The facility Optical Information Systems (OS) at the Robotics and Mechatronics Center of the German Aerospace Center (DLR) has more than 30 years of experience with high-resolution imaging technology. This paper shows the scientific results of the institute of leading edge instruments and focal plane designs for EnMAP VIS/NIR spectrograph. EnMAP (Environmental Mapping and Analysis Program) is one of the selected proposals for the national German Space Program. The EnMAP project includes the technological design of the hyper spectral space borne instrument and the algorithms development of the classification. The EnMAP project is a joint response of German Earth observation research institutions, value-added resellers and the German space industry like Kayser-Threde GmbH (KT) and others to the increasing demand on information about the status of our environment. The Geo Forschungs Zentrum (GFZ) Potsdam is the Principal Investigator of EnMAP. DLR OS and KT were driving the technology of new detectors and the FPA design for this project, new manufacturing accuracy and on-chip processing capability in order to keep pace with the ambitious scientific and user requirements. In combination with the engineering research, the current generations of space borne sensor systems are focusing on VIS/NIR high spectral resolution to meet the requirements on earth and planetary observation systems. The combination of large swath and high spectral resolution with intelligent synchronization control, fast-readout ADC chains and new focal-plane concepts open the door to new remote-sensing and smart deep space instruments. The paper gives an overview over the detector verification program at DLR on FPA level, new control possibilities for sCMOS detectors in global shutter mode and key parameters like PRNU, DSNU, MTF, SNR, Linearity, Spectral Response, Quantum Efficiency, Flatness and Radiation Tolerance will be discussed in detail.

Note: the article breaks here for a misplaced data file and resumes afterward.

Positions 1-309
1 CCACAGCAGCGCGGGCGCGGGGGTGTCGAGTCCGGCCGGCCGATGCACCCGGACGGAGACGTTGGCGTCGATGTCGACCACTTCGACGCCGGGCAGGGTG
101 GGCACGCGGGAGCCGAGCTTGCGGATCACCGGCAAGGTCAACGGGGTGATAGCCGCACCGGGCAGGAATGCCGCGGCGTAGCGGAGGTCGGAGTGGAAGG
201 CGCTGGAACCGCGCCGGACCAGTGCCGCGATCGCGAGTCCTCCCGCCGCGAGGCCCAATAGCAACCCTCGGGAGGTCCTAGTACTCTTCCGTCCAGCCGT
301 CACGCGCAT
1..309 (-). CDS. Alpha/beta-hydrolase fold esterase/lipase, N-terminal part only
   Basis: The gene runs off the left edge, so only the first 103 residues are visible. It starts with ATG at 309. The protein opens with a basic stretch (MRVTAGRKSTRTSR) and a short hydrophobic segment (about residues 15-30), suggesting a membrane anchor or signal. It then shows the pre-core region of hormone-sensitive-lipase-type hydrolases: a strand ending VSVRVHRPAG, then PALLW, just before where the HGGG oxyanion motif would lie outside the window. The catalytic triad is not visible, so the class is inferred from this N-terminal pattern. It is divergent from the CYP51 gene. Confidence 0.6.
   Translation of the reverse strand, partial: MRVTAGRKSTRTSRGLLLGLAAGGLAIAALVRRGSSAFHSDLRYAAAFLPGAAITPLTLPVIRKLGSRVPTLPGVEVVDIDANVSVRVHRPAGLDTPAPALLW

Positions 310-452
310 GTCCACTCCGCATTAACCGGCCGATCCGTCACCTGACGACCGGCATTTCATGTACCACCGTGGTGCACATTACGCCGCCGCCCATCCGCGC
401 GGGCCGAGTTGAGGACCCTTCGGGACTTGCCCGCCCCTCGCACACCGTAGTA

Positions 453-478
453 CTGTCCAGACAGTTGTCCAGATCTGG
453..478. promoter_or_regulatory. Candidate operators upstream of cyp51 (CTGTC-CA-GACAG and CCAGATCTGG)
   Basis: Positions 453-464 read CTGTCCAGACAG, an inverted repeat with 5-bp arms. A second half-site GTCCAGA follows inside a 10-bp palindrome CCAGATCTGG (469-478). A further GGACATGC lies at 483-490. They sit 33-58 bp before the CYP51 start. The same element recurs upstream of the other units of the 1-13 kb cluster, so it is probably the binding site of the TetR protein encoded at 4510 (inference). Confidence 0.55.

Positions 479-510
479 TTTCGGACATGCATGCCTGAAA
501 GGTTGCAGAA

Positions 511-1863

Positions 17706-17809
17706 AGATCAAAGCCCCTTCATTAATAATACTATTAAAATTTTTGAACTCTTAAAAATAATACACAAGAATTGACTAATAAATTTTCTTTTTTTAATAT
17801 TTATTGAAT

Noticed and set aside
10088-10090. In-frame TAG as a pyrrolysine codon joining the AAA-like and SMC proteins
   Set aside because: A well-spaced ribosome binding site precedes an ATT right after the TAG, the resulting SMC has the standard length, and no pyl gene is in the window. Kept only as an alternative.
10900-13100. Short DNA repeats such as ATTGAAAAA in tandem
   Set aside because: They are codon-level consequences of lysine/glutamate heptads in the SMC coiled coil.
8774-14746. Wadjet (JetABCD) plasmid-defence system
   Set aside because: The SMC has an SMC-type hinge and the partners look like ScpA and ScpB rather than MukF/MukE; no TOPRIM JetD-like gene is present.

2. Electronic dosimetry and neutron metrology by CMOS active pixel sensor

    International Nuclear Information System (INIS)

    Vanstalle, M.

    2011-01-01

    This work aims at demonstrating the possibility to use active pixel sensors as operational neutron dosemeters. To do so, the sensor that has been used has to be γ-transparent and to be able to detect neutrons on a wide energy range with a high detection efficiency. The response of the device, made of the CMOS sensor MIMOSA-5 and a converter in front of the sensor (polyethylene for fast neutron detection and 10 B for thermal neutron detection), has been compared with Monte Carlo simulations carried out with MCNPX and GEANT4. These codes have been before-hand validated to check they can be used properly for our application. Experiments to characterize the sensor have been performed at IPHC and at IRSN/LMDN (Cadarache). The results of the sensor irradiation to photon sources and mixed field ( 241 AmBe source) show the γ-transparency of the sensor by applying an appropriate threshold on the deposited energy (around 100 keV). The associated detection efficiency is satisfactory with a value of 10 -3 , in good agreement with MCNPX and GEANT4. Other features of the device have been tested with the same source, like the angular response. The last part of this work deals with the detection of thermal neutrons (eV-neutrons). Assays have been done in Cadarache (IRSN) with a 252 Cf source moderated with heavy water (with and without cadmium shell). Results asserted a very high detection efficiency (up to 6*10 -3 for a pure 10 B converter) in good agreement with GEANT4. (author)

  3. Label free sensing of creatinine using a 6 GHz CMOS near-field dielectric immunosensor.

    Science.gov (United States)

    Guha, S; Warsinke, A; Tientcheu, Ch M; Schmalz, K; Meliani, C; Wenger, Ch

    2015-05-07